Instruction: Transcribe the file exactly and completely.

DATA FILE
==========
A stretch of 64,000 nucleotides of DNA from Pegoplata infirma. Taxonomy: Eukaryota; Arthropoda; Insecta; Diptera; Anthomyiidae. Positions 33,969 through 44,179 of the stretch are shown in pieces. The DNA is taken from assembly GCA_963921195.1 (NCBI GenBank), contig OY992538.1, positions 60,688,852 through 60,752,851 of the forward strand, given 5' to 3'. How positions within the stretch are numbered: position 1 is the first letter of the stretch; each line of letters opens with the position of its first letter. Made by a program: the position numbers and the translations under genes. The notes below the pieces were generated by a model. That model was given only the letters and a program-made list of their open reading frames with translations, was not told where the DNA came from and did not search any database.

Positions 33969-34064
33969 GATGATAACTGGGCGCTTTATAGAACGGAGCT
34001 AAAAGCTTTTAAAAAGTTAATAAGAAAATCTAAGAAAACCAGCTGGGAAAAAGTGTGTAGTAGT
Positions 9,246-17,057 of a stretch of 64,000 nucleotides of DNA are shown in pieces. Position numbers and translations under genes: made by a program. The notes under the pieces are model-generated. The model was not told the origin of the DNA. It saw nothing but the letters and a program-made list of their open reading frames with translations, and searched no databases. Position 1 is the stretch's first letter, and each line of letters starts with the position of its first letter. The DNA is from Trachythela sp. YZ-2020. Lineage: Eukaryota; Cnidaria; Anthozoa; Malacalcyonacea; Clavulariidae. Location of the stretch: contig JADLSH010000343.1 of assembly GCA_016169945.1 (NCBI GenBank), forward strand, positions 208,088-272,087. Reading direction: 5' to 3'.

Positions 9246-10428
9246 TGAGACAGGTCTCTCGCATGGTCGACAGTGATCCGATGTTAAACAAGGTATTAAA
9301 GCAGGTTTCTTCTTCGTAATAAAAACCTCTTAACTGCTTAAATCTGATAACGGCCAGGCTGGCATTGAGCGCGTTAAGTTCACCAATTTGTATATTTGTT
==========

A stretch of 64,000 nucleotides of DNA from Pegoplata infirma. Taxonomy: Eukaryota; Arthropoda; Insecta; Diptera; Anthomyiidae. Positions 33,969 through 44,179 of the stretch are shown in pieces. The DNA is taken from assembly GCA_963921195.1 (NCBI GenBank), contig OY992538.1, positions 60,688,852 through 60,752,851 of the forward strand, given 5' to 3'. How positions within the stretch are numbered: position 1 is the first letter of the stretch; each line of letters opens with the position of its first letter. Made by a program: the position numbers and the translations under genes. The notes below the pieces were generated by a model. That model was given only the letters and a program-made list of their open reading frames with translations, was not told where the DNA came from and did not search any database.

Positions 33969-34064
33969 GATGATAACTGGGCGCTTTATAGAACGGAGCT
34001 AAAAGCTTTTAAAAAGTTAATAAGAAAATCTAAGAAAACCAGCTGGGAAAAAGTGTGTAGTAGT
Positions 9,246-17,057 of a stretch of 64,000 nucleotides of DNA are shown in pieces. Position numbers and translations under genes: made by a program. The notes under the pieces are model-generated. The model was not told the origin of the DNA. It saw nothing but the letters and a program-made list of their open reading frames with translations, and searched no databases. Position 1 is the stretch's first letter, and each line of letters starts with the position of its first letter. The DNA is from Trachythela sp. YZ-2020. Lineage: Eukaryota; Cnidaria; Anthozoa; Malacalcyonacea; Clavulariidae. Location of the stretch: contig JADLSH010000343.1 of assembly GCA_016169945.1 (NCBI GenBank), forward strand, positions 208,088-272,087. Reading direction: 5' to 3'.

Positions 9246-10428
9246 TGAGACAGGTCTCTCGCATGGTCGACAGTGATCCGATGTTAAACAAGGTATTAAA
9301 GCAGGTTTCTTCTTCGTAATAAAAACCTCTTAACTGCTTAAATCTGATAACGGCCAGGCTGGCATTGAGCGCGTTAAGTTCACCAATTTGTATATTTGTT